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New Report From Fannie Mae Shows Brighter Future

by Chicago Agent

The latest quarterly report from Fannie Mae highlighted some of the bright prospects for the GSE, going forward into 2012.

By Peter Ricci

Mortgage giant Fannie Mae released the findings of its second-quarter financial report earlier today, highlighting its net income, loan volumes and, naturally, its continuing health in the recovering mortgage markets.

Overall, the GSE reported a net income of $5.1 billion for 2012’s second quarter, up from $2.7 billion in the first quarter. More importantly, the firm’s comprehensive second quarter income – a hefty $5.4 billion – is enough to cover its $2.9 billion dividend to the Treasury; so for the second quarter in a row, Fannie did not need taxpayer funds!

Brightening View on Home Mortgage Lending

Of course, the report featured many other goodies on the Fannie Mae news front, and since we’re so nice and charitable, we though we’d spotlight a few of them:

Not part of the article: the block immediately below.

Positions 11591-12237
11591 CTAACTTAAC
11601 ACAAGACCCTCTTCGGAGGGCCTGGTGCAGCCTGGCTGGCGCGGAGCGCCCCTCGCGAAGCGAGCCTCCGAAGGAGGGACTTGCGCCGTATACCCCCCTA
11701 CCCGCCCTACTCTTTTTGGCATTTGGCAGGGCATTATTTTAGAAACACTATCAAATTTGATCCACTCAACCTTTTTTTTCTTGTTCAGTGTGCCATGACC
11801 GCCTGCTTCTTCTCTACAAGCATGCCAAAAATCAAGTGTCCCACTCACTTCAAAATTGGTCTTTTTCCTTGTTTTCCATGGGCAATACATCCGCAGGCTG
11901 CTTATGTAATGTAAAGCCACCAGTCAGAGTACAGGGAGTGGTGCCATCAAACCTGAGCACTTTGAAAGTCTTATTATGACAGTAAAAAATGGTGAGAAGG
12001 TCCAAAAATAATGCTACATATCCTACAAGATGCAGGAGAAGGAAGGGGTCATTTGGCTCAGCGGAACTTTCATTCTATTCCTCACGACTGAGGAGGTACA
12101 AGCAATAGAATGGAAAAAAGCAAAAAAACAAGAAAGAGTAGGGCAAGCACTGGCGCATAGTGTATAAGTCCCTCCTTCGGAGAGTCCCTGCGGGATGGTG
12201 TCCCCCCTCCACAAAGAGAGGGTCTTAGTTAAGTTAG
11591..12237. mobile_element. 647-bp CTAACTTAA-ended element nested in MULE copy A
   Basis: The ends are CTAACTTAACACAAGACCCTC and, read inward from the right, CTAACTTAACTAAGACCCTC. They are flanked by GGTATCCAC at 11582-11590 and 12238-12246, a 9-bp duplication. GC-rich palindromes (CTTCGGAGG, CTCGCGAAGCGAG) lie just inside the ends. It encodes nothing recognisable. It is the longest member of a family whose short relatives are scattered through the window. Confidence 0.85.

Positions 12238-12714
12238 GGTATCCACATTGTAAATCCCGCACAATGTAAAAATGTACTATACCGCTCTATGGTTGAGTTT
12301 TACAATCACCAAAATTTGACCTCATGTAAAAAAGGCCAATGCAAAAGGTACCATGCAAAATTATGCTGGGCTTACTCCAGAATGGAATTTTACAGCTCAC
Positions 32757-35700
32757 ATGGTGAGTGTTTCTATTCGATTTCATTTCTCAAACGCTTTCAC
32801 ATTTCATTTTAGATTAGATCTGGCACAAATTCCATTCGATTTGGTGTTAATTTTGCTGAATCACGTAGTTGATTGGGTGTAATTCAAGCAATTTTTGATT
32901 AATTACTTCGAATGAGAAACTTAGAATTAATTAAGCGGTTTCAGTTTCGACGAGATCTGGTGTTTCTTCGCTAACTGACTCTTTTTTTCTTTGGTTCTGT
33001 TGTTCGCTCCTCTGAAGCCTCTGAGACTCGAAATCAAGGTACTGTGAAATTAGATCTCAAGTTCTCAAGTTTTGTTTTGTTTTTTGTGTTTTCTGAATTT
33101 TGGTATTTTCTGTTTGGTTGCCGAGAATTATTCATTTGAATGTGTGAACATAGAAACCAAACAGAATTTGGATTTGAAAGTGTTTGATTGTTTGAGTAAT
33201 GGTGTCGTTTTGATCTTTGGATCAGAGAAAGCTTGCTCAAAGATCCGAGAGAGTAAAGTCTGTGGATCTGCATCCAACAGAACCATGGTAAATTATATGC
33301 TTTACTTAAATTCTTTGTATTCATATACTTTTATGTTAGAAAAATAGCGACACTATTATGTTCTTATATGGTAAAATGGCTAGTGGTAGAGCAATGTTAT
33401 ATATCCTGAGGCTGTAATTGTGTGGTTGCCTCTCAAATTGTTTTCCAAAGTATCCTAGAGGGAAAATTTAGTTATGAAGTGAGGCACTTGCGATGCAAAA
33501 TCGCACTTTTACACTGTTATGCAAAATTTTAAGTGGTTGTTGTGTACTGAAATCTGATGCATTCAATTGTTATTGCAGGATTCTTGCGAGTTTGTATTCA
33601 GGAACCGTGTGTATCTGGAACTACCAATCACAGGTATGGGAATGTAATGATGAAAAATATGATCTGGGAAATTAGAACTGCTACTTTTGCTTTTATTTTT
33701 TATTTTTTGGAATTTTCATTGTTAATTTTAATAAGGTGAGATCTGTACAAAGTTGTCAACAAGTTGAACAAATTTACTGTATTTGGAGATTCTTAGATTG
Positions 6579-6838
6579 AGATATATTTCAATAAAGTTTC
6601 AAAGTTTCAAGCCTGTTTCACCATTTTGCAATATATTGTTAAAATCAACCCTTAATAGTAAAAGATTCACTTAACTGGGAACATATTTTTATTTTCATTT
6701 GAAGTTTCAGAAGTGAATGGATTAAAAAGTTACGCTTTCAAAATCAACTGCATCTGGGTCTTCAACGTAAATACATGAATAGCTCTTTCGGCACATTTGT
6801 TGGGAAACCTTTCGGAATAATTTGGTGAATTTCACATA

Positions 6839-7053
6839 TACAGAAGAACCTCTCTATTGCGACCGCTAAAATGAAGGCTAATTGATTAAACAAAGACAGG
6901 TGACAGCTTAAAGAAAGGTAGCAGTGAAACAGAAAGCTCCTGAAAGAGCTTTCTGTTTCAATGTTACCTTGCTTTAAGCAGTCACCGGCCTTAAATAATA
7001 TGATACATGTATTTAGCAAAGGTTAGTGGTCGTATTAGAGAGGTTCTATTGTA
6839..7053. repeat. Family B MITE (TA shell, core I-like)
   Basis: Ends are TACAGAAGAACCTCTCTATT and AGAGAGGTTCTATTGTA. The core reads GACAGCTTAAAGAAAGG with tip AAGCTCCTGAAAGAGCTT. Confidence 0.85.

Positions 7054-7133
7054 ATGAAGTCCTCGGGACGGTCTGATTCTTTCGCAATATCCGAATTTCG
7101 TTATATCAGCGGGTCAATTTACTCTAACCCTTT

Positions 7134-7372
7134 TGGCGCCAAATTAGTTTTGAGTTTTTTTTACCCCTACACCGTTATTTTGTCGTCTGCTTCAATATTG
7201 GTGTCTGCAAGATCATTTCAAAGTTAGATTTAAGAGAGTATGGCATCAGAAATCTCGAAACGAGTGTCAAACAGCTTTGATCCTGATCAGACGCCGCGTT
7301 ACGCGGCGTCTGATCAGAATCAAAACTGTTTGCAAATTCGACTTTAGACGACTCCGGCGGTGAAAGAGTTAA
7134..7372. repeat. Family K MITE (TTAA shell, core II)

• The GSE’s net income for the first half of 2012 was $7.8 billion.
  • Since 2009, Fannie has funded the mortgage market with approximately $2.7 trillion in liquidity, providing financing for 2.2 million home purchases and 8.1 million mortgage refinancings.
  • Most encouraging, Fannie’s new, post-2009 single-family book of business now accounts for 59 percent of its single-family guaranty book of business – loans that are not only current, but profitable.
  • As a results, its single-family serious delinquency rate has fallen each quarter the last two years, and is 35 percent lower than in 2010.
  • Fannie also remains quite active on the REO front. It acquired 43,783 single-family REO properties in the second quarter, and disposed of 48,674.

The Future of Fannie Mae

Susan McFarland, Fannie’s executive vice president and chief financial officer, said the promising second quarter report was the result of a number of factors.

“We saw a confluence of positive factors in the second quarter, including improved home prices, improvement in REO sales execution, and a continued decline in our single-family serious delinquency rate” McFarland said.

What will be interesting, going forward, is what the government decides to do with Fannie. Earlier this year, the Treasury had set a deadline of Dec. 31, 2012 for drafting a plan on revamping the GSE system; if Fannie keeps doing this well, though, will those plans change?

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